Section 1557 of the ACA further prohibits sex discrimination in the provision of health care benefits. Empirical research over the past two decades has consistently demonstrated that obesity has a disparate impact on women. Women affected by obesity encounter economic and social barriers not experienced by men with obesity. See, e.g., John Cawley, The Impact of Obesity on Wages, 39 J. Hum. Resources 451, 451-74 (2004) (demonstrating that obesity negatively impacts women’s earnings, but not men’s earnings); Pierre Andre-Chiappori et al., Fatter Attraction: Anthropometric and Socioeconomic Matching on the Marriage Market, 120 J. Pol. Econ. 659 (2012) (demonstrating that obese women marry spouses with lower education and lower earnings); Jennifer Bennett Shinall, Distaste or Disability? Evaluating the Legal Framework for Protecting Obese Workers, 37 Berkeley J. Emp. & Lab. L. ___ (forthcoming, 2016) (demonstrating that women with obesity, but not men with obesity, are excluded by employers from certain types of high-paying occupations).
As the above research demonstrates, obesity creates economic and social hardships that are unique to women. Because the state policy fails to cover evidence-based treatments for obesity such as bariatric surgery and FDA approved drugs/devices, many individuals with obesity are not able to afford these expensive treatments on their own. Failure to receive such treatments not only affects the health of women with obesity, but it also affects their earnings potential and ability to provide for their families. For this reason, we believe that state policy disparately impacts, and thus discriminates against, women under Section 1557 of the ACA.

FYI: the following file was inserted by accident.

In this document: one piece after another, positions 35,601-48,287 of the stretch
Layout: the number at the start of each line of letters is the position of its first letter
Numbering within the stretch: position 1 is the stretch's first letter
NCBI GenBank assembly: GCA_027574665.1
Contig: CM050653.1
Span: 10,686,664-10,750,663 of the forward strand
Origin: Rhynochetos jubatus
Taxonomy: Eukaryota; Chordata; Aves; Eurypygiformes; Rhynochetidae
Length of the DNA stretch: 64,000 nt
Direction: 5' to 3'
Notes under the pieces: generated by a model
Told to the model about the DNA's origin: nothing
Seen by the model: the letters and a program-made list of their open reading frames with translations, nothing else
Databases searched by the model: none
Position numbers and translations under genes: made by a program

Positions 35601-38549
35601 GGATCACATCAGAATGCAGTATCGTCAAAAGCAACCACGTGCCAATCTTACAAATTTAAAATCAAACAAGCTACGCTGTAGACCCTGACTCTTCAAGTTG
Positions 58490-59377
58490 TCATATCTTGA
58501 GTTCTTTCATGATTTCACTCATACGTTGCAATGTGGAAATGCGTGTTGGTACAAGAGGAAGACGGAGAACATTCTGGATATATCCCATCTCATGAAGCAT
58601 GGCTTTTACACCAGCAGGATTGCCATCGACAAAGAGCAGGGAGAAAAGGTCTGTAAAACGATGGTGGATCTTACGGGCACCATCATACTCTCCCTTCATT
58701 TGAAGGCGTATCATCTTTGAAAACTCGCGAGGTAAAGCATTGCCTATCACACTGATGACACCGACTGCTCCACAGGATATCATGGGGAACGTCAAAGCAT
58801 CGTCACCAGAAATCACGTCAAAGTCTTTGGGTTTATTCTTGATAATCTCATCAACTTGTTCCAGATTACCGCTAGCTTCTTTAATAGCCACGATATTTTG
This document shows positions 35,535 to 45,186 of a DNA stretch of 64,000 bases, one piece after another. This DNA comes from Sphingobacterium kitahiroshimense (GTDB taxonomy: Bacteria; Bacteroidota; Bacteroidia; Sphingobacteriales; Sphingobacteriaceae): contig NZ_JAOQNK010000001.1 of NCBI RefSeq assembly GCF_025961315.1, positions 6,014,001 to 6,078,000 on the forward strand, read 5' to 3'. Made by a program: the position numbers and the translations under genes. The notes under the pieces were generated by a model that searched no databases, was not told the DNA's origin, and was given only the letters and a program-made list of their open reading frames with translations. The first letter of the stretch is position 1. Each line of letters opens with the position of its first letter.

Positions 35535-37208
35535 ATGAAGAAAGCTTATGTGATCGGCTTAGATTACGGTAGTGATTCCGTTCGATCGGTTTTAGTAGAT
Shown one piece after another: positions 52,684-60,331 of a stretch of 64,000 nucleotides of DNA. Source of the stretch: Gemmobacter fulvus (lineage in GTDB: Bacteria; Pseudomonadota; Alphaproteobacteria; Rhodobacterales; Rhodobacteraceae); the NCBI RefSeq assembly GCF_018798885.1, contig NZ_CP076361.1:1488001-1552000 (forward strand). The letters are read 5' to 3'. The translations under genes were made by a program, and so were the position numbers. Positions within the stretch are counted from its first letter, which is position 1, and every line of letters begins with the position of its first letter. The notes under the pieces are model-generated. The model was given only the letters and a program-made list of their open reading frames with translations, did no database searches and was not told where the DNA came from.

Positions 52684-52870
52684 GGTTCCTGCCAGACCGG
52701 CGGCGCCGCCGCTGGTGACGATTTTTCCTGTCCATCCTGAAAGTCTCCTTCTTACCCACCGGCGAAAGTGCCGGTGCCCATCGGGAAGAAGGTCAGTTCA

In addition, Given that bariatric surgery is currently covered by the four major private insurers, Medicare, Medicaid, Federal Employees Health Plan, TRICARE and the overwhelmingly majority of state employee health plans, the exclusion of bariatric surgery in the state’s health exchange plan is inconsistent with the reality of today’s standard benefit plans. State essential health benefit plans should reflect that standard and not perpetuate outdated coverage policies that are in direct contrast to today’s standard of care for those affected by severe obesity.
In March 29th guidance provided to State Insurance Commissioners by the Center for Consumer Information and Insurance Oversight (CCIIO), the agency instructed states to submit, or update, their essential health benefit (EHB) benchmark plan for 2017 by June 1, 2015. We urge the state to take immediate action in the coming weeks to ensure that the EHB benchmark plan chosen by the state will provide coverage for evidence-based obesity treatment services – ensuring equal protection under the law for those affected by severe obesity.
Should you have any questions, please contact me either by telephone at 571-235-6475 or via email at firstname.lastname@example.org.
Obesity Care Continuum